The fun wears itself out while wearing us out in the process. Sobriety becomes a viable and attractive means to an end as the party scene loses its luster. It happens to the best of us.

Being sober isn’t about being weird, having a disease or giving up your social life.

It’s about learning to live differently in a world revolving around alcohol.

It’s about raising the bar for ourselves instead of passing out on it.

It’s about becoming accountable to the higher potential tucked away beneath the binging, numbing and escaping.

There is something to be said for seeing, wanting and actioning more for yourself.

Sobriety is about stepping into a life that not only feels better, but also one that creates abundantly more happiness, clarity and overall well-being.

Whether you are newly sober, thinking about it or a veteran to sobriety, I hope this resonates with you. I’m passionate about truth telling when it comes to facing addictions, getting help and living sober.

I’ve got to be honest, sobriety, as I know it, is nothing short of beautiful. It’s a miracle at large and at work every single day. Sobriety is a movement. It’s an evolution. Not just of self, but of society. And that, my friends, is powerful stuff.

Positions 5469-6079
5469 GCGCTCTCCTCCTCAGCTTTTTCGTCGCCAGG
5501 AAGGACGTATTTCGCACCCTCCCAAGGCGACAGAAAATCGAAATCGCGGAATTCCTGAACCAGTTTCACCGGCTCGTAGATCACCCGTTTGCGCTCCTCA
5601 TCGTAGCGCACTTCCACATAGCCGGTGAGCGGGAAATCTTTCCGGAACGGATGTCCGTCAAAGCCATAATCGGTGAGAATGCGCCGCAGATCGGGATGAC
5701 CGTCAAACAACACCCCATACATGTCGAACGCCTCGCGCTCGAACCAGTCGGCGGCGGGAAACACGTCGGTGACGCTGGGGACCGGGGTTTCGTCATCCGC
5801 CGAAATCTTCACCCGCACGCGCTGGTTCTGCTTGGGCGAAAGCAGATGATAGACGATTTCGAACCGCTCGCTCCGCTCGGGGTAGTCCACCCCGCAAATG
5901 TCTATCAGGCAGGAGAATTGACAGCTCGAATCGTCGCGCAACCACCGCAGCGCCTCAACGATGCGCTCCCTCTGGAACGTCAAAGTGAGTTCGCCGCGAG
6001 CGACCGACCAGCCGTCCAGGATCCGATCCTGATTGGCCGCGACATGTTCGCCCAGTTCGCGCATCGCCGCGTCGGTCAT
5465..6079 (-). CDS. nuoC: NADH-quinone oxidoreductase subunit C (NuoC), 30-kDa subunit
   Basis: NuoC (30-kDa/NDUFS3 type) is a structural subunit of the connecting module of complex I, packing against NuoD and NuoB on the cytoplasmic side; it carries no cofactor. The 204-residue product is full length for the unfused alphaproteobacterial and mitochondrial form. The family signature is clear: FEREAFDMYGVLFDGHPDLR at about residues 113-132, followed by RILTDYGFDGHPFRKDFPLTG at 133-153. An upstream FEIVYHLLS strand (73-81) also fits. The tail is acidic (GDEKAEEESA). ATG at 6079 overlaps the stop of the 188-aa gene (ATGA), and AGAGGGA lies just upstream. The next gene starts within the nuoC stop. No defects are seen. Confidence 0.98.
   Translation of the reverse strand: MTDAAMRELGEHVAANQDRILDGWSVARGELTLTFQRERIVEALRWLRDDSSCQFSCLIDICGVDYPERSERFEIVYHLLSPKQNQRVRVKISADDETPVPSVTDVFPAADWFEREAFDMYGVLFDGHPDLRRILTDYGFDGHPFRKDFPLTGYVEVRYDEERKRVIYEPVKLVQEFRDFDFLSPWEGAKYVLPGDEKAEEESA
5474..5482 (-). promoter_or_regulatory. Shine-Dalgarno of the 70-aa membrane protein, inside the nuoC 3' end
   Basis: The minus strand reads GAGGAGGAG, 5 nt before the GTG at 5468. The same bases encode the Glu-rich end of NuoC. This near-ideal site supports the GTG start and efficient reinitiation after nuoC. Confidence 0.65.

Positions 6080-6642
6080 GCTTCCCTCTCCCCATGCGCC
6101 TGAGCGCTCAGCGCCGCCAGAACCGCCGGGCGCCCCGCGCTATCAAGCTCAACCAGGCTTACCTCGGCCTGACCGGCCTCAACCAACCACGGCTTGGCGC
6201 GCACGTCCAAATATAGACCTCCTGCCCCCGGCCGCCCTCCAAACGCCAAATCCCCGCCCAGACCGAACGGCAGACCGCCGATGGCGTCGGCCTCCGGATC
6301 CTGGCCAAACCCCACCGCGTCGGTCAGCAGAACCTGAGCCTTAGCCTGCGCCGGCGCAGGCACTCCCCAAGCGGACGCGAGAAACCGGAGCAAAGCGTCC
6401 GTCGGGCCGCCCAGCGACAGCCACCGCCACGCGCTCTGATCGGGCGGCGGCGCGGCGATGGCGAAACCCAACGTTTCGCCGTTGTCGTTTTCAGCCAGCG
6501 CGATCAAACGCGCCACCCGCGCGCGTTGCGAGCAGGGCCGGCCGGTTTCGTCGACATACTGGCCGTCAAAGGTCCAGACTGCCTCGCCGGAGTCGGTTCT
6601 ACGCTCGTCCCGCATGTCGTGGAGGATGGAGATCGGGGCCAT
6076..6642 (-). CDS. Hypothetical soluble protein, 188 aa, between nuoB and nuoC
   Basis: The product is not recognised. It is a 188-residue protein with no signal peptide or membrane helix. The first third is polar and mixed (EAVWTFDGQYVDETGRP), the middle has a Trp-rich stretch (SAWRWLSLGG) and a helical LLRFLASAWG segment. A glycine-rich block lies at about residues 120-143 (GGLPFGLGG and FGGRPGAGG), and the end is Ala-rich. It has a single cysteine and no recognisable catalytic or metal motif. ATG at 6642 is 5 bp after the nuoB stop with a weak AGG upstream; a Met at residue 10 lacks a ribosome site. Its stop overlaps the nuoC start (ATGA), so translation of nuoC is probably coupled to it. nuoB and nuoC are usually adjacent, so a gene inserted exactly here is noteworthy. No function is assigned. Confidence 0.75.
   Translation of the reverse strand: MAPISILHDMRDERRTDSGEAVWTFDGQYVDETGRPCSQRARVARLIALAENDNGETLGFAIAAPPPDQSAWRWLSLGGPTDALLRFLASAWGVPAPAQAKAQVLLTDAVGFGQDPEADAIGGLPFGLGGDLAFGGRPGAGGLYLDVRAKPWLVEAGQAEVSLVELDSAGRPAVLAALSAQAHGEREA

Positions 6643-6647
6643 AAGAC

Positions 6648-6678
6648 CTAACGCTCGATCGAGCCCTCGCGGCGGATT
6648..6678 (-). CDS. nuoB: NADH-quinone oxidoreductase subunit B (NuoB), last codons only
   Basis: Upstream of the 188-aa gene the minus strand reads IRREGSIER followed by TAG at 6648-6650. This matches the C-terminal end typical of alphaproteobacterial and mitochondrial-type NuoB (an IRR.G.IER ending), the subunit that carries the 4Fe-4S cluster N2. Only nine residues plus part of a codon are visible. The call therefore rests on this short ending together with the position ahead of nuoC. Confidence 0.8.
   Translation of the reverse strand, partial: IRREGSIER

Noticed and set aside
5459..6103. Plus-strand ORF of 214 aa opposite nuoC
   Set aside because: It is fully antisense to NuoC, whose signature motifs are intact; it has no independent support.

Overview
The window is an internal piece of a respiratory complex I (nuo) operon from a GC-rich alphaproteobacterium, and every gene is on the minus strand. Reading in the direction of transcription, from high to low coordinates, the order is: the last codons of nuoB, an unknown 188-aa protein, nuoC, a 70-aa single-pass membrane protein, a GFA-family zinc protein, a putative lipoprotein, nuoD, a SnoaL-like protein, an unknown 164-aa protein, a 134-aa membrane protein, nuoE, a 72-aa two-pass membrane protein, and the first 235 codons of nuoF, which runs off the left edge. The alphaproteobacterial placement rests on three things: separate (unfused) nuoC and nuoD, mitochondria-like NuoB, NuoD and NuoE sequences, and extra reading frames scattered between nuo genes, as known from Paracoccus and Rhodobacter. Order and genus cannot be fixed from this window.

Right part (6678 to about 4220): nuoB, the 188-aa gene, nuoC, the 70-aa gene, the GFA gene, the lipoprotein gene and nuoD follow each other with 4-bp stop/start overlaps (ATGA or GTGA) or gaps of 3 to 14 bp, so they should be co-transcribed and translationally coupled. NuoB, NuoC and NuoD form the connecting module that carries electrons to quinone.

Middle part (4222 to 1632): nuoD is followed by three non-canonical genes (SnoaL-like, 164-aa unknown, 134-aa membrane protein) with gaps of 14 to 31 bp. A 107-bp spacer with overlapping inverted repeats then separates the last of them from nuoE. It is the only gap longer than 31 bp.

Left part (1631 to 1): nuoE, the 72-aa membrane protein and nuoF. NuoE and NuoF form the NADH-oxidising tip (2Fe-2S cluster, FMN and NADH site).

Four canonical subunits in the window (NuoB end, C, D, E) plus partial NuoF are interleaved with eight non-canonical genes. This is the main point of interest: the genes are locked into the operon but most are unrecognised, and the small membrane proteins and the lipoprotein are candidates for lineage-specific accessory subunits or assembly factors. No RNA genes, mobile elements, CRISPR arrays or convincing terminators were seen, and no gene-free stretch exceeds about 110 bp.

More information about working with me HERE.

  • chris405

    I called you out on your previous article for not sharing your solution. You actually responded to me and said you’d be writing on that so I followed you to see it… kuddos. Good article. It was interesting to me that while you did not advocate for the 12 steps, you seem to mention several key aspects of the AA fellowship such as an inventory, higher power, coach and mentor, etc. Everyone’s path is different. Good luck to you.

  • MiraclesAreBrewing

    Hi there! Thanks so much for reading and following along in my journey. Yes, I took your suggestion to heart and will continue to write more articles that are solutions driven for sobriety. I think the most important piece is finding what works and what resonates inside. I couldn’t agree more – each person is different and to each their own. I wish you well on your path! Thanks again for the support! :) Miracles are brewing…